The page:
Her first book, The Black Pencil Woman: A Portrait of my Motherwas published by The Book Guild: Brighton, on May 31st 2012. The work is an inter-textual memoir set in the years between 1950 and 1967 in a ‘constructed’ colliery village on the outskirts of Newcastle upon Tyne.
Other works in progress include 'I Thought it was Me', living with someone with a personality disorder (fiction) and 'Leave a Light on for Me', about a child with learning difficulties ...... and how he and his family managed and coped (fiction).
‘Magnetic Man’, a work of fiction, will be about a passionate, sexual, wonderful and impossible love affair around Europe with a travel documentary inherent in the narrative, is also in the pipeline.
Ros Holland is currently in the process of pulling her poetry into a collection for publication. Her poems are currently being used by Newcastle Adult Learning Centre in the UK. Read some of Ros Holland's poems.
Authors Website? www.focuswriting.co.uk
Author on Social Media?
The Black Pencil Woman: A Portrait of my Mother: Ros Holland.The Book Guild. Brighton: £17.99 Spring 2012
Literary Work in Progress
‘Leave a Light on for Me’: A story about the unheard suffering of children with mild learning disabilities. Fiction: based on a true story set in Newcastle and the north east
'I Thought it was Me': which is about living with someone with a personality disorder (Fiction)
‘Magnetic Man’: Fiction: a passionate, sexual, wonderful, impossible love affair around Europe: travel documentary is within the narrative
PhD in Health Psychology: MA (Ed) Psychology and social psychology/health education; Advanced Diploma in Education in Social psychology/health/educational psychology; Cert Ed. Home Economics,
Diploma in Journalism; Diploma in Computing Studies.
From the front jacket
The Black Pencil Woman is Ros Holland’s highly personal memoir of her life and family, centred around her parents and sparked by her mother’s death. Her mother was the black pencil woman of the book’s title, slim and chic in her customary stiletto heels. Her father, whom Ros adored, died when Ros was ten, and her mother’s overwhelming grief coloured Ros’s early life in unexpected ways, which she examines with calm, almost brutal, honesty. Through an experimental narrative that roams freely, from the First World War and the hardships of a Northumberland mining community in the 1930s, to the post-war rehabilitation wards of a 1950s hospital and the stark reality of a murder in the 1960s, Holland explores the rawness of childhood bereavement, and all the joys and sorrows of family life. The voices of many characters chime in to tell their stories in their own way, in a heart-rendingly accurate portrayal of grief and growth, merged with a powerful social document of the lives of working-class men and women in the north east of England in the early twentieth century.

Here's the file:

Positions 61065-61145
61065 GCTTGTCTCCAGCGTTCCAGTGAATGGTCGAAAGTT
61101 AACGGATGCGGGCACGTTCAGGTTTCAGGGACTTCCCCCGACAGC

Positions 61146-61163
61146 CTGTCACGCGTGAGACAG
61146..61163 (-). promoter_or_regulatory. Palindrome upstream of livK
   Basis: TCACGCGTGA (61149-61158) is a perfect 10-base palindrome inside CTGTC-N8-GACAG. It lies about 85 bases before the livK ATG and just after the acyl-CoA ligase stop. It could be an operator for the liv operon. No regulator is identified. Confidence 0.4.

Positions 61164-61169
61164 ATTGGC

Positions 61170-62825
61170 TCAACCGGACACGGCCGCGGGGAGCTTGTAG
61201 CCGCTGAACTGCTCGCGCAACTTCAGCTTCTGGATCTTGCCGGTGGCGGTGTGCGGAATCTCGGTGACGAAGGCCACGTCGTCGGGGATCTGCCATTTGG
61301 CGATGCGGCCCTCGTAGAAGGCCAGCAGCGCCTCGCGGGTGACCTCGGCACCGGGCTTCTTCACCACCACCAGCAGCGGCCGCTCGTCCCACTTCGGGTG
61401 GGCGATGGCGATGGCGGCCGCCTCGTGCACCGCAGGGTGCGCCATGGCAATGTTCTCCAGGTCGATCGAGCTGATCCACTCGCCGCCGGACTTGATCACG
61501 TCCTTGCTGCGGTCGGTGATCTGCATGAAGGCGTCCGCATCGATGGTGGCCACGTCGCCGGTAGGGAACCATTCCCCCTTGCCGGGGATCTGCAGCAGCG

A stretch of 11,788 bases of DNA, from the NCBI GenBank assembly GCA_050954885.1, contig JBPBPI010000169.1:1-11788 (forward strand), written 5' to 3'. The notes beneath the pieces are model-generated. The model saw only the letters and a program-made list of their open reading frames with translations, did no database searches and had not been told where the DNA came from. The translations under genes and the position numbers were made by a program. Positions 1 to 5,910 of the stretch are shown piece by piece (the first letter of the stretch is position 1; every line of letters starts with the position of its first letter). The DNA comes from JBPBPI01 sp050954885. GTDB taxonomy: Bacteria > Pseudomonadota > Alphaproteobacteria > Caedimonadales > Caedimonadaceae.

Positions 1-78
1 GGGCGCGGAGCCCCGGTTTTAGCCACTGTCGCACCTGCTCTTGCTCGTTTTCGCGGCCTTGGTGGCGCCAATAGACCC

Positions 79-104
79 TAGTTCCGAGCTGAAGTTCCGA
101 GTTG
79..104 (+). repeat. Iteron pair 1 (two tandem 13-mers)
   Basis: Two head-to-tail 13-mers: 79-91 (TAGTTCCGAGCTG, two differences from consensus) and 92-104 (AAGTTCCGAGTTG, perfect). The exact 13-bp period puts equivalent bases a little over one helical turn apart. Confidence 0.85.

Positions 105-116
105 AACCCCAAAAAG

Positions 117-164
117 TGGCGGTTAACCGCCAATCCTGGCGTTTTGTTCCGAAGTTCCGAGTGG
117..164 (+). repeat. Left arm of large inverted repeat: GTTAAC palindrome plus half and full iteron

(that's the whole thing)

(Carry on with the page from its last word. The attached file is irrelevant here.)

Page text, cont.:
From the back jacket
To understand the ‘me’ and ‘I’, I have had to free my memory; free the myths so that the legend, the story, can be told as well as it might after such a long time. My perception of my family history will shape this story. Our story is rooted in how we (along with many others) designed and used landscape: the rustic versus the industrial story. How in that landscape we developed culture and subcultures until landscape and culture were inextricable. My great-grandparents and grandparents worked the land and its mineral content to provide them with a living, and their values shaped their children’s values. Hard work and independence were passed from generation to generation along with a love of the rural and a tolerance of the industrial: canny companions.
Review on Amazon by SP
I found this story both moving and heartwarming. A deeply personal work which shows the complicated yet loving relationship between the members of a close knit family unit. It is clear that the authors childhood was affected by both by the personal impact of her father's early death, but more so the secondary effects which stem from the changes in her mother's behaviour and outlook on life. It is also apparent that local influences (the area where she lived) formed barriers to a more outgoing and fun loving outlook on life. That said, such restrictions were experienced by many working class people in similar circumstances! I am sure many readers will have life experiences which chime with the authors', and this should not deter the casual reader from reading this book as it is highly recommended both as a personal narrative and a graphic description of parochial working class life in the north east.
I found this biography truly moving and inspiring - that so much love can still be evident despite the hurdles and barriers which were placed in it's way.